As my foot drags through yet another muddy puddle, I struggle to suppress the scream rising up in my throat. My rain jacket is utterly useless by now, and I’ve reached the point where I’ve forgotten what it was like to ever wear dry clothes. Water pours over my helmet visor as I struggle to see more than a foot in front of me. Then, as suddenly as the rainstorm blew in, it’s gone again, leaving behind blue skies and a trail that is now more mud than not.
Despite the change in weather, the realization that we’re only halfway to our campsite and we still have 30 more miles to bike dampens the elation I feel as the sun once again touches my shoulders. Yet the magic of the trail continues to pull at my sense of wonder, even when I think I can’t possibly pedal another mile.
When friend and fellow BRO colleague Shannon McGowan and I decided to bike all 184.5 miles of the Chesapeake & Ohio Canal Towpath, I was nervous I wouldn’t be able to keep up or even finish. Shannon has been gravel and mountain biking for years, building up the muscles and technique needed to get through tough climbs and ride for dozens of miles, day after day, in the saddle. I trained for two months.
The term “quarter-life crisis” might sound like something made up by those of us who straddle the Millennial-Gen Z line to complain about that period of your 20s when you’re racked by uncertainty, insecurity, and self-doubt. Not that people don’t experience those feelings at every stage in life, but I find myself in early adulthood constantly questioning who I am and who I want to be.
As my 25th birthday approached, I prepared for the most physically taxing trip I’d ever taken on. Deep down, I needed to prove to myself I could get from Georgetown, D.C., to Cumberland, Md., by way of my own physical and mental power.
Frame of Mind
There was a time in my life I didn’t think I would make it to my 25th birthday. When doctors removed a tumor from my neck and discovered it was cancerous, my 12-year-old self was terrified of what the future might hold. To a pre-teen suddenly face to face with her own mortality while struggling to fit into middle school, 25 felt a whole lifetime away. Now I’m here and I can’t stop wishing I could go back and tell that 12-year-old kid to embrace the uncertainty a little more and to let go of that tightly held control just a smidge.
That’s what I found out on the C&O Canal. I felt something inside me shift as I did nothing but bike, take in the scenery, and enjoy the company of a friend for four days. With the canal to our right and the Potomac River to our left, we watched the herons take off from their perches in search of food while the turtles were content to rest on their logs. We came to a sudden stop as a mama deer led her fawns across the path in the early morning light. We waved to other cyclists and hikers as we sang along to our favorite songs in order to forget the physical pain of riding all day.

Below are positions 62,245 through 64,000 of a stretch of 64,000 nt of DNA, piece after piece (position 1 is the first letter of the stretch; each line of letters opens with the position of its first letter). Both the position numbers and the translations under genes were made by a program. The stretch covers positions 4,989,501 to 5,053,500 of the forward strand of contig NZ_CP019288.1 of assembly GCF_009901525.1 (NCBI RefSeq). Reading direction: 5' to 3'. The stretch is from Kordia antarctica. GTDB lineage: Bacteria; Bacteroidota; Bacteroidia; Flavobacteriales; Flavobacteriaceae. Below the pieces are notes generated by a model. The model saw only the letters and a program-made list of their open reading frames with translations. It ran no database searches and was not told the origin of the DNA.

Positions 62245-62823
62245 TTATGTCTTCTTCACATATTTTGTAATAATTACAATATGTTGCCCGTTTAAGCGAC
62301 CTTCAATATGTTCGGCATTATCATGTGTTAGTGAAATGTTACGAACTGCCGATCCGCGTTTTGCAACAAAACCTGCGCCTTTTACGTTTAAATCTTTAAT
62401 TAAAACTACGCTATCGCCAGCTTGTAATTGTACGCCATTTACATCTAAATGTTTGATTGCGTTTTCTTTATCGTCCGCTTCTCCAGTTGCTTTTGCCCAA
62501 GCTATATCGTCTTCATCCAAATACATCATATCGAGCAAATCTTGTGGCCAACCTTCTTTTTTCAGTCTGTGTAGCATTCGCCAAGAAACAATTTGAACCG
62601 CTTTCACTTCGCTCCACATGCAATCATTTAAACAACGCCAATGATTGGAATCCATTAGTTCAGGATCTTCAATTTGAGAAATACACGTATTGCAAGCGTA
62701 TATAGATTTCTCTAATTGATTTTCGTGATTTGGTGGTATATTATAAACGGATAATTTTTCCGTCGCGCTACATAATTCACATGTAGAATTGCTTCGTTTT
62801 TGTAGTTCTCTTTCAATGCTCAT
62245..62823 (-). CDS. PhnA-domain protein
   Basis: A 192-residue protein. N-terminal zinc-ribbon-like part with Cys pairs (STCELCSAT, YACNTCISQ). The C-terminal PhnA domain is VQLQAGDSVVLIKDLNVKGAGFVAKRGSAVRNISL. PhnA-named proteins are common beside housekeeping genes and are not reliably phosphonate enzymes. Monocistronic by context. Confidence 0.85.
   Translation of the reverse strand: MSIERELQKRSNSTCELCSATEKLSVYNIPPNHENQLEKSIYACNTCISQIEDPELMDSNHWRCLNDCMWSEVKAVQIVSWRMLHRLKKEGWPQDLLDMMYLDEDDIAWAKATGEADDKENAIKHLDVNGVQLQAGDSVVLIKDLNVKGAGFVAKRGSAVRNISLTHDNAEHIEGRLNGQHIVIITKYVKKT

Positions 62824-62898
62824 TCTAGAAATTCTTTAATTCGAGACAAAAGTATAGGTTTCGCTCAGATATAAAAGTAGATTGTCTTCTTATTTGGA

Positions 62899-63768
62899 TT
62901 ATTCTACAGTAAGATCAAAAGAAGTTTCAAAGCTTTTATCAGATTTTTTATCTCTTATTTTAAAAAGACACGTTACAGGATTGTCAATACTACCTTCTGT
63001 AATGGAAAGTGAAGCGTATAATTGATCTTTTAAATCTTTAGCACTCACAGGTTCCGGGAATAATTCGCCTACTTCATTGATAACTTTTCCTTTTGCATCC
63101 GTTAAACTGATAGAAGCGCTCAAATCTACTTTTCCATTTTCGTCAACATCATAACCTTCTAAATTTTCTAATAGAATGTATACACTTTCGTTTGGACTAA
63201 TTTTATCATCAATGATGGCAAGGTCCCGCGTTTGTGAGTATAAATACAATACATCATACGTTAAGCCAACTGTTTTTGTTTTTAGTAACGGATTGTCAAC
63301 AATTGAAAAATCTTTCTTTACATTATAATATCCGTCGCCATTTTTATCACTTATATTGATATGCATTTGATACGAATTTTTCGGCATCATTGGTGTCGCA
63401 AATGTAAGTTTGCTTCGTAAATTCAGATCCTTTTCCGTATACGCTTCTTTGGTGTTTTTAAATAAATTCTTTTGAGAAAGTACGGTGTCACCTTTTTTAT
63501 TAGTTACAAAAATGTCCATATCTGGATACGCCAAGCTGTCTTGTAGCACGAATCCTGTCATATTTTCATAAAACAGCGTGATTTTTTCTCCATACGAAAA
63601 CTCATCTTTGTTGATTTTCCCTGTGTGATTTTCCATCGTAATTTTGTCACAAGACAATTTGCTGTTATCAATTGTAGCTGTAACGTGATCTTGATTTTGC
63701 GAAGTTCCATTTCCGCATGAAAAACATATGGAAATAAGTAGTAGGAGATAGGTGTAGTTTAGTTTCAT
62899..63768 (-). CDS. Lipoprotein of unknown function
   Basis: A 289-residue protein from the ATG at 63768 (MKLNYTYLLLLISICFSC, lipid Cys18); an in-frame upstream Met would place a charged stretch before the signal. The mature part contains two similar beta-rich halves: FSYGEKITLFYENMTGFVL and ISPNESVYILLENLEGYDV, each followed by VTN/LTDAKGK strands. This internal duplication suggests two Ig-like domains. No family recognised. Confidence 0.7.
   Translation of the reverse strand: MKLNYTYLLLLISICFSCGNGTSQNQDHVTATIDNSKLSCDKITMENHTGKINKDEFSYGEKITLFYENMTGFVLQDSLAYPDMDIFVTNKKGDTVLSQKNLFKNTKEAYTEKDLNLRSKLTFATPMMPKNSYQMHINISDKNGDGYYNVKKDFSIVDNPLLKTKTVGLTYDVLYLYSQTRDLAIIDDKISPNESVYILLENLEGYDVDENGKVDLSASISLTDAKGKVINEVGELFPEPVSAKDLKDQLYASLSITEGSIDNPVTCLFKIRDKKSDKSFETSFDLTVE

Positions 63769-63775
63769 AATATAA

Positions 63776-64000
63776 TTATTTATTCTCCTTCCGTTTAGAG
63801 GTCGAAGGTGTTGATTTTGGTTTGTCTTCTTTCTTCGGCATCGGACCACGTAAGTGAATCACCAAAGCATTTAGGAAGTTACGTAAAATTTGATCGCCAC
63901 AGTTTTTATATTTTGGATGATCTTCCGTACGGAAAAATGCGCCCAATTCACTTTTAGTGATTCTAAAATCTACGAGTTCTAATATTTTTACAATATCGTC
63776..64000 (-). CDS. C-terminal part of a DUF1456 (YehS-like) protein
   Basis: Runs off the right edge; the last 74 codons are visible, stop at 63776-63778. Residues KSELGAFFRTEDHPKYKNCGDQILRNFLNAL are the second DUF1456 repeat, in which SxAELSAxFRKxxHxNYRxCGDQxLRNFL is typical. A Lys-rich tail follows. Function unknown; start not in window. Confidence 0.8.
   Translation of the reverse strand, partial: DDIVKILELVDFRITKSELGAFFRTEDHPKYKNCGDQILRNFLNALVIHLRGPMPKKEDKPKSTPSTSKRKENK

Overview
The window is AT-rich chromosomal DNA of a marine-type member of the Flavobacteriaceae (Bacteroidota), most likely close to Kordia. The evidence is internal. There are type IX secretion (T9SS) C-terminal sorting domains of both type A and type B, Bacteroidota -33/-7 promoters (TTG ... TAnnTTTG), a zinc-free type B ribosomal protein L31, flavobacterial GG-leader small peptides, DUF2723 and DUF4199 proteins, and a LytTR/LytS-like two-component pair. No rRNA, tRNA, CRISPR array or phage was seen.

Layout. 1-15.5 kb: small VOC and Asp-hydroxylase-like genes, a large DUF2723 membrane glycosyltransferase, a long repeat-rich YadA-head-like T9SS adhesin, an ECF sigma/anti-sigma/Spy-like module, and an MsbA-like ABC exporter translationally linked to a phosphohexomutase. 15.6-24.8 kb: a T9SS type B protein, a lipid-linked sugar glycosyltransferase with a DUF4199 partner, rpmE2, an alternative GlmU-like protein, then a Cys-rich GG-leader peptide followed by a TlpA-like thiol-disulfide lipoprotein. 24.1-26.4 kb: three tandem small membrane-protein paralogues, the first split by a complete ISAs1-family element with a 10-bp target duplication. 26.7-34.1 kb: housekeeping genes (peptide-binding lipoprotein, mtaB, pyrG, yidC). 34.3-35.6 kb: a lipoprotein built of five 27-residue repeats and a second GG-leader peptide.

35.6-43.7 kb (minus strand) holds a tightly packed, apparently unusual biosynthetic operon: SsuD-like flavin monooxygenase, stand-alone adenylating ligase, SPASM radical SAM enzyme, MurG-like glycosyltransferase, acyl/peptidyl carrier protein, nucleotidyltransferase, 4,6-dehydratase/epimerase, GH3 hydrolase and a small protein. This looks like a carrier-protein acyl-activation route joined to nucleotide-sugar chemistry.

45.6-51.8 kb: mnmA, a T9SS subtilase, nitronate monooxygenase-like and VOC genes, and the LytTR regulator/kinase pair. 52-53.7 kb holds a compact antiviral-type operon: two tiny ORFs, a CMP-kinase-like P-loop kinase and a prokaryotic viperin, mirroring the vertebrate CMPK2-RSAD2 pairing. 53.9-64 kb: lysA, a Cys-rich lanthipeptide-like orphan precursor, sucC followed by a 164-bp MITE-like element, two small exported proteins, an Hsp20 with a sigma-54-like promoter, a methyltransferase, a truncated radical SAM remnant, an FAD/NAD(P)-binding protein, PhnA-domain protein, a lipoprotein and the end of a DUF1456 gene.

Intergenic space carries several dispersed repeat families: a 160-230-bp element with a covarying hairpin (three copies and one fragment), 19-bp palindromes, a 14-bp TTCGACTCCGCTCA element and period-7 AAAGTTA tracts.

The canal was never the same for more than a few miles, changing from swampy still water covered in a bright green algae to forested areas devoid of water but teeming with wildlife. Then we’d ride over a canal lock and suddenly there was enough moving water to paddle. We rode through canal towns filled with delicious places to refuel and miles of solitude without any cell service. Even when my legs were tired, my shoulder blades felt like they were on fire, and the cicadas wouldn’t leave my braid alone, the trail had a way of pulling me out of my own discomfort and encouraging me to appreciate the subtle beauty of the movement all around. At this time in early adulthood, that constant change and reminder of life resonated deeply within me.
For years, I’ve struggled under the weight of guilt that I am alive when so many who took on the same disease are not. It has taken years of therapy, conversations with friends and family, and a lot of personal work to start understanding all the ways in which fear, anxiety, privilege, and luck intersect in my life. I still don’t have it all figured out. I still don’t know what the future holds. Do I have 25 more years, 50 more years? I certainly hope so.
But even if I don’t, I’m going to try my damnedest to pack a full range of human experiences into whatever remaining years I have left. I’m going to hold onto the image of the light peeking through the trees as we rode across the land. And I’m going to start trusting my body again—the same body that betrayed me early on in my life carried me across this trail.
Learn more about our adventure on the C&O Canal Towpath, including an itinerary and gear list here.
Cover photo: Big smiles all around as we rode into Cumberland, Md. Photo by Shannon McGowan.